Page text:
What Henry Ford Knew About Writing Books

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Henry Ford is one of the most well-known American innovators. He’s the guy who brought mass production to the “horseless carriages”–that is, cars–we zoom around in today.

So what does Ford have to do with writing?

There’s a famous quote that, while having an unclear origin, largely is attributed to Ford: “If I had asked people what they wanted, they would have said ‘faster horses’.” The basic idea behind the quote is that, while customer input might be important, real innovation often means ignoring them, realizing a concept, and then seeing what the reaction of the public is.

Let’s think about this quote in relation to the traditional publishing industry. Generally speaking, publishers accept new books based on what they predict will sell well. But those predictions largely are based on past sales. So if, for instance, a publisher sees that they sold 5 percent more romances this year than last year, then they’ll assume readers want romances and buy more romance manuscripts.

But what if readers would go gaga for mysteries–or any other type of book–and they just don’t know it? What if they just need a chance, after eating peanut butter and jelly sandwiches every day for a year, to take a bite of ham and cheese?

The readers might think the ham and cheese is pretty da-n delicious, that’s what.

This, to me, is one of the main flaws within the traditional publishing industry. The assumption is that readers want only more of what they’ve been exposed to, and that’s not necessarily true. In fact, most readers I know are huge advocates of all kinds of stories. They are willing to give just about anything a shot, so long as it is engaging.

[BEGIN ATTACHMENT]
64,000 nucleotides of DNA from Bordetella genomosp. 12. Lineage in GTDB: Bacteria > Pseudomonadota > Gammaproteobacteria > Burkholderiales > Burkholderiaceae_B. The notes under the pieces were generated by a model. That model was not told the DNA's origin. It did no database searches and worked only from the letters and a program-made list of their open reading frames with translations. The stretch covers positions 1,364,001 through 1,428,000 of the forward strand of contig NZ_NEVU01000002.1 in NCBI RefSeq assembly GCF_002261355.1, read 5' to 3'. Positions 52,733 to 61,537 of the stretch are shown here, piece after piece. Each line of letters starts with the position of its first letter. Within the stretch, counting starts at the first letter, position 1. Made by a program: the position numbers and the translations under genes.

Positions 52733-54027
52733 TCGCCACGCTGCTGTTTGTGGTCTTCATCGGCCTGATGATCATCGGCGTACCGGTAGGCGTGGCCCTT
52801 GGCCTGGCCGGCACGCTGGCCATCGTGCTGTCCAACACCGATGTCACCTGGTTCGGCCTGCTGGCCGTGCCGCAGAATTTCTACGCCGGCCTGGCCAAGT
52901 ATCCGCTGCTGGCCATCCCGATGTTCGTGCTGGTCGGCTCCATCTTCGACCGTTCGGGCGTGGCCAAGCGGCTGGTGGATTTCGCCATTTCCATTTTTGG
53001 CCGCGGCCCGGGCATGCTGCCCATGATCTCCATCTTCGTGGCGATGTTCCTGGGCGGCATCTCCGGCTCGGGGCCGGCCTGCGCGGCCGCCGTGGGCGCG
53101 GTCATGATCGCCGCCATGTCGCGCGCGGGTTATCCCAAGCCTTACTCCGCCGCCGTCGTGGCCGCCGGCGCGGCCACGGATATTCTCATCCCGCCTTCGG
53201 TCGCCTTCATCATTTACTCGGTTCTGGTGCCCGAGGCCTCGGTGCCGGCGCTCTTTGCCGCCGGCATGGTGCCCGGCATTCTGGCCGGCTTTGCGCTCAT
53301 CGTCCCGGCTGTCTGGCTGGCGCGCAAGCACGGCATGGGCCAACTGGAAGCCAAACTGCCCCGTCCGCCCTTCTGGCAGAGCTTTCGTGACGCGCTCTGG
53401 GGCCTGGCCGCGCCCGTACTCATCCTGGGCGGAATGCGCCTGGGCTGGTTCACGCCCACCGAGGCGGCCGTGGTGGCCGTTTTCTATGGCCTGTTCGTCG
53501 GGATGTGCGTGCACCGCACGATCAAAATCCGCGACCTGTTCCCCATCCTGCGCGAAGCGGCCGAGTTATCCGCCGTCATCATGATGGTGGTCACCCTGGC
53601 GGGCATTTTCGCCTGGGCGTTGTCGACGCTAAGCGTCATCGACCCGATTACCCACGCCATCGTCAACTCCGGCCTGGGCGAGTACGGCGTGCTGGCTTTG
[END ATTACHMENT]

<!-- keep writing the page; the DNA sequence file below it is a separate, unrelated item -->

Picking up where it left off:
As writers, it’s important to recognize this flaw because, if you write the ham and cheese of the book world, you’re gonna have a bunch of people point to all the jars of peanut butter and jelly and tell you you’re nuts. And then it’s very easy to lose heart and stop querying your story in the mistaken belief that nobody would read it, let alone adore or recommend it to someone else.

The world doesn’t need more peanut butter and jelly to gag on. The world needs something to bring some zing. To get us out of the rut and help us discover who we are.

Will writers who follow a script about what’s selling make money? Maybe. The numbers publishers throw out aren’t made up, after all. But unless they innovate like Ford and deliver books the people didn’t even know they wanted, they’re not going to be remembered for being very original. And if I had to choose between being rich and being understood as having my own voice, I’ll take the latter every time.

6 Benefits of Always Having Multiple Writing Projects

With a Type A personality, I have to admit that there’s something beautiful in being laser-focused on just one thing for a while. You can get into a state of flow that enables you to produce a draft more quickly.